Almost two thirds (59%) of child seats are fitted correctly, according to a What Car? report for Child Safety Week last month. An independent check by the Child Seat Safety organisation, on some 3,000 vehicles revealed that 36% of car seats were incorrectly fitted to the car and that 33% were unsuitable for the children they were carrying.
The investigation also found that more than 90% of drivers using a large impact shield - style seat had correctly restrained the child, whereas only 61% of children were secure in a harness style seat.
ISOFIX mounted seats had fewer problems with 79% seats correctly fitted, while belted seats only protected 52% of children. However, the most common problems with car seats are simple and easy to avoid with 41% requiring the seat belt to be rerouted. An additional 30% simply needed to adjust the headrest.
Avon and Somerset Police have been working to improve child seat safety by holding several child seat checking days a year for the last five years. It has implemented a system whereby drivers who fail the check are educated instead of fined.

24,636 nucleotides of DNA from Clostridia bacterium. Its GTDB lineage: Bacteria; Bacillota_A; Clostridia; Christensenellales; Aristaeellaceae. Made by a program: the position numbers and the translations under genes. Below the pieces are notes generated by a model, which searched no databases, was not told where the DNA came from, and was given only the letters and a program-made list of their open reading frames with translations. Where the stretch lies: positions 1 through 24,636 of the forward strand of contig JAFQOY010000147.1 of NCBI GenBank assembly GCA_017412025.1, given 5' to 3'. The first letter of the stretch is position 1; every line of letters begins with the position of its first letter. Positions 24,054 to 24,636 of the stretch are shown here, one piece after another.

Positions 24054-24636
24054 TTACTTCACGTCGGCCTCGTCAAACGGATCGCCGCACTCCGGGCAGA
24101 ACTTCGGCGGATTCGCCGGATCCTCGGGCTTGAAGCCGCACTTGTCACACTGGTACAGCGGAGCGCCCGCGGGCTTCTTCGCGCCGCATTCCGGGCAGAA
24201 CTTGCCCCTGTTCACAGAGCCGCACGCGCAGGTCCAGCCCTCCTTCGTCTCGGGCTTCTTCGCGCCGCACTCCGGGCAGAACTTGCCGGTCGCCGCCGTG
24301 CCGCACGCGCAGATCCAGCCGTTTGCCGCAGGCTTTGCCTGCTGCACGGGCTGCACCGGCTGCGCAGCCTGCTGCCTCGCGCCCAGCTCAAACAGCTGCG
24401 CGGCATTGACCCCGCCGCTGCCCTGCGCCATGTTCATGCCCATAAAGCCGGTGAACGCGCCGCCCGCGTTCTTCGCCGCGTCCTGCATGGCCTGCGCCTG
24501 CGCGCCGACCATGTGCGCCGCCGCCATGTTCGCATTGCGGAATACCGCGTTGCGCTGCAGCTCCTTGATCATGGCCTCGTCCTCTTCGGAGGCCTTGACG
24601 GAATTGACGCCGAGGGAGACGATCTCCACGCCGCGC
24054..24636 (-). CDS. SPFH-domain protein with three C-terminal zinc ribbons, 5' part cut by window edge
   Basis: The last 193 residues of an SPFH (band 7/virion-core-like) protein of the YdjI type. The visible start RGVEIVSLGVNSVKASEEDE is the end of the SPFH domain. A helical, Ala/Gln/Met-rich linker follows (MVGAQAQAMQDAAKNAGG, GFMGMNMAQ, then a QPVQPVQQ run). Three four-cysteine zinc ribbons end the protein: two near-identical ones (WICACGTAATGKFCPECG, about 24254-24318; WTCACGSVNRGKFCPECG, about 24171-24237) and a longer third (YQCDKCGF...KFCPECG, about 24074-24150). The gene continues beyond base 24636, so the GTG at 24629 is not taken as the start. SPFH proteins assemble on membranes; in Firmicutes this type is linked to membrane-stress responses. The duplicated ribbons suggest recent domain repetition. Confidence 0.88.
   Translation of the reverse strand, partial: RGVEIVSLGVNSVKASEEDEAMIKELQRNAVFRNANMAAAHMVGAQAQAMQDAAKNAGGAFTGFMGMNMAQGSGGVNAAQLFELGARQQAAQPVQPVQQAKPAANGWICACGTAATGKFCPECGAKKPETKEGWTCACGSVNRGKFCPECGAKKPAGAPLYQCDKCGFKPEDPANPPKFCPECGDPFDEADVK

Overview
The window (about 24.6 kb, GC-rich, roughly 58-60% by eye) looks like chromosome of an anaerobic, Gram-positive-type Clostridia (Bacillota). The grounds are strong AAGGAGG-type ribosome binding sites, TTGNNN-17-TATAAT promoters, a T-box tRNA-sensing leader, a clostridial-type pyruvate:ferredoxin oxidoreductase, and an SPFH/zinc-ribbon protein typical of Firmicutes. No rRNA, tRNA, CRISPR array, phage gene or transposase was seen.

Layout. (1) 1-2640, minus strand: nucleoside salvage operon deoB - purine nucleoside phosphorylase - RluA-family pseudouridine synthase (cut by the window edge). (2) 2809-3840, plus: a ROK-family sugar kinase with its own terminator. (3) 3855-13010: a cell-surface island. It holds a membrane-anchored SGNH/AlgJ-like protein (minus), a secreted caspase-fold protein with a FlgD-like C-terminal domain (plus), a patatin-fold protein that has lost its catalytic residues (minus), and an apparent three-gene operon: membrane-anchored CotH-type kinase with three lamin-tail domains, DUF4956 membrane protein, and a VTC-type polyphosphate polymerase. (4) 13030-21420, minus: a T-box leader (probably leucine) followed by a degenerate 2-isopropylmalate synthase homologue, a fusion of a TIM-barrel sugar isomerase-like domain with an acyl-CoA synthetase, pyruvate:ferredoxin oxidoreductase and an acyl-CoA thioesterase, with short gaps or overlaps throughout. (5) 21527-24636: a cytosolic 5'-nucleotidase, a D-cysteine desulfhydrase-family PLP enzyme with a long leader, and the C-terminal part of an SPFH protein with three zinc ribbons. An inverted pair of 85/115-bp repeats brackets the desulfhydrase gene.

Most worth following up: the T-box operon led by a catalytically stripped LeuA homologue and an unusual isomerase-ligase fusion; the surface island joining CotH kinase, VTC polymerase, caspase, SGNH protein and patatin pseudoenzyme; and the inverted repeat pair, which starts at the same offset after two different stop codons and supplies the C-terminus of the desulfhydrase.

The driver has to complete a 20 minute e learning course with nine 90 second modules covering a range of topics. 'Each event helps around 150 parents ensure their children's car seats are fitted correctly' Dave Adams, a Road Safety Officer with Avon and Somerset Police, explained.
'We know the message is getting through to those whose child seats are checked, because it's rare for the inspectors to find the same seat incorrectly fitted a second time. The aim is to offer the e learning course to other police forces to improve child seat safety in their areas'.
Claire Evans, Consumer Editor of What Car?, added 'Ensuring a child is seated safely is vital for all parents, but often many don't realise the mistakes they are making. Simple steps such as checking the seat belt is fitted tightly enough around the seat and making sure the seat is the right size for the child can go a long way to improving children's safety. We recommend anyone who transports children in car seats to seek expert fitting advice and to ensure they try the seat in their car, ideally with their child in it, before they buy it'.
A child is legally required to use an appropriate restraint from birth until they are either 12 years old or 135cm tall - whichever comes first. However, road safety practitioners such as Brake urge parents to use child seats until they are 150cm tall, regardless of age, as this is the law in many other countries.